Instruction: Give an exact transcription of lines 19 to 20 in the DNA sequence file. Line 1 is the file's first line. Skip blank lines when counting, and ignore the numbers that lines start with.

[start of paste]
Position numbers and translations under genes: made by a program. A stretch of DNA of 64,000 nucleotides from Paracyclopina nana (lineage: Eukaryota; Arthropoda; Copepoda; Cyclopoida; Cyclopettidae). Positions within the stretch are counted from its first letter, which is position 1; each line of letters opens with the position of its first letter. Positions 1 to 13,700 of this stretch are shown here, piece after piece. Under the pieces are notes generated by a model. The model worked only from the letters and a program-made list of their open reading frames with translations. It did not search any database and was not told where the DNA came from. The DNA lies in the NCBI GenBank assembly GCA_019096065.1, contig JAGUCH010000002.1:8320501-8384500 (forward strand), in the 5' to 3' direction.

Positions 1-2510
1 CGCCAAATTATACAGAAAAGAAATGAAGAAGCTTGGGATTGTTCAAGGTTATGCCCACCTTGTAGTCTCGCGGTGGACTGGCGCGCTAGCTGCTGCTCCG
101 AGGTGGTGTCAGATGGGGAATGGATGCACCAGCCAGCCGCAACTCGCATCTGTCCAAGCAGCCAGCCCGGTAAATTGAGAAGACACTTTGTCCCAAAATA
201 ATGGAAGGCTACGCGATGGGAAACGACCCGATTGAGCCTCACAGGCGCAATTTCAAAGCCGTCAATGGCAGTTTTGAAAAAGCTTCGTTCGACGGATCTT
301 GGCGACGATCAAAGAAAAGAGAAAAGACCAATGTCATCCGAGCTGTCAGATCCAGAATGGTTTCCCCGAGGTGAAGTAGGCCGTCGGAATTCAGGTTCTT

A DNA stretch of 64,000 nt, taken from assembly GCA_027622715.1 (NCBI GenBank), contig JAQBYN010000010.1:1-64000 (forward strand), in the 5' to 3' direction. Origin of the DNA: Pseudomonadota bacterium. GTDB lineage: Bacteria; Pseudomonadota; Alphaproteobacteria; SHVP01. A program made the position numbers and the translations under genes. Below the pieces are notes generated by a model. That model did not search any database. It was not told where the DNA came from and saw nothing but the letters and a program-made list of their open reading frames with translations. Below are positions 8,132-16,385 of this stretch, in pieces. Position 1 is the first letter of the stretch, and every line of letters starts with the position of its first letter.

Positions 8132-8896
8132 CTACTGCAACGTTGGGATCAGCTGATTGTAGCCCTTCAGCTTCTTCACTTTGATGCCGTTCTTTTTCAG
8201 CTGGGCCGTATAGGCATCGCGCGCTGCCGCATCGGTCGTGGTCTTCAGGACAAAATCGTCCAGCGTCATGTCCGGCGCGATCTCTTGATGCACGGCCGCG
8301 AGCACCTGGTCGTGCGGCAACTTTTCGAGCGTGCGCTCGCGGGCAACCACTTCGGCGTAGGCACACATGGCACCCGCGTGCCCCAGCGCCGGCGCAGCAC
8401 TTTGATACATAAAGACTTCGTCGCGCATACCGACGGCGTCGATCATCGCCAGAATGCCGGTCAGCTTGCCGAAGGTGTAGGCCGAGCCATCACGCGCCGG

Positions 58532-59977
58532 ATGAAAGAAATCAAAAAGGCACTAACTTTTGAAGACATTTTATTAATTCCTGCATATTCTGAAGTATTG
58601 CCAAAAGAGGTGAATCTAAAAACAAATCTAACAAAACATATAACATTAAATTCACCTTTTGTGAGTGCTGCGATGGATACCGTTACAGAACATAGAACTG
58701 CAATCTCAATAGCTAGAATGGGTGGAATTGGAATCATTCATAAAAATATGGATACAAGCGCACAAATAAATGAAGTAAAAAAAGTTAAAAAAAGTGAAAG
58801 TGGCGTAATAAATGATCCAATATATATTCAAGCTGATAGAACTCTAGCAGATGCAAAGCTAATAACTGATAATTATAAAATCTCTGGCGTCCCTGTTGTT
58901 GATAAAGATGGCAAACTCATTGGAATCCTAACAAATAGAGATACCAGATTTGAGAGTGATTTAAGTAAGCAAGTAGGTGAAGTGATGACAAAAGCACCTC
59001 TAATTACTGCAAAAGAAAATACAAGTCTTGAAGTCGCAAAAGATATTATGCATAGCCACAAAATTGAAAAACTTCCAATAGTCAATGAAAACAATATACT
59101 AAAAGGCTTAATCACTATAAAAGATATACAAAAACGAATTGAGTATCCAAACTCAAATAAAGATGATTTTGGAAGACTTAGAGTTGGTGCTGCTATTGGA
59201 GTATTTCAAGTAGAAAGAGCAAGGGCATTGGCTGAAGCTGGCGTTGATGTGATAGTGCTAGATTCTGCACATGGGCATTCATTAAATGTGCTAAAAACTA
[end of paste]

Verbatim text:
59001 TAATTACTGCAAAAGAAAATACAAGTCTTGAAGTCGCAAAAGATATTATGCATAGCCACAAAATTGAAAAACTTCCAATAGTCAATGAAAACAATATACT
59101 AAAAGGCTTAATCACTATAAAAGATATACAAAAACGAATTGAGTATCCAAACTCAAATAAAGATGATTTTGGAAGACTTAGAGTTGGTGCTGCTATTGGA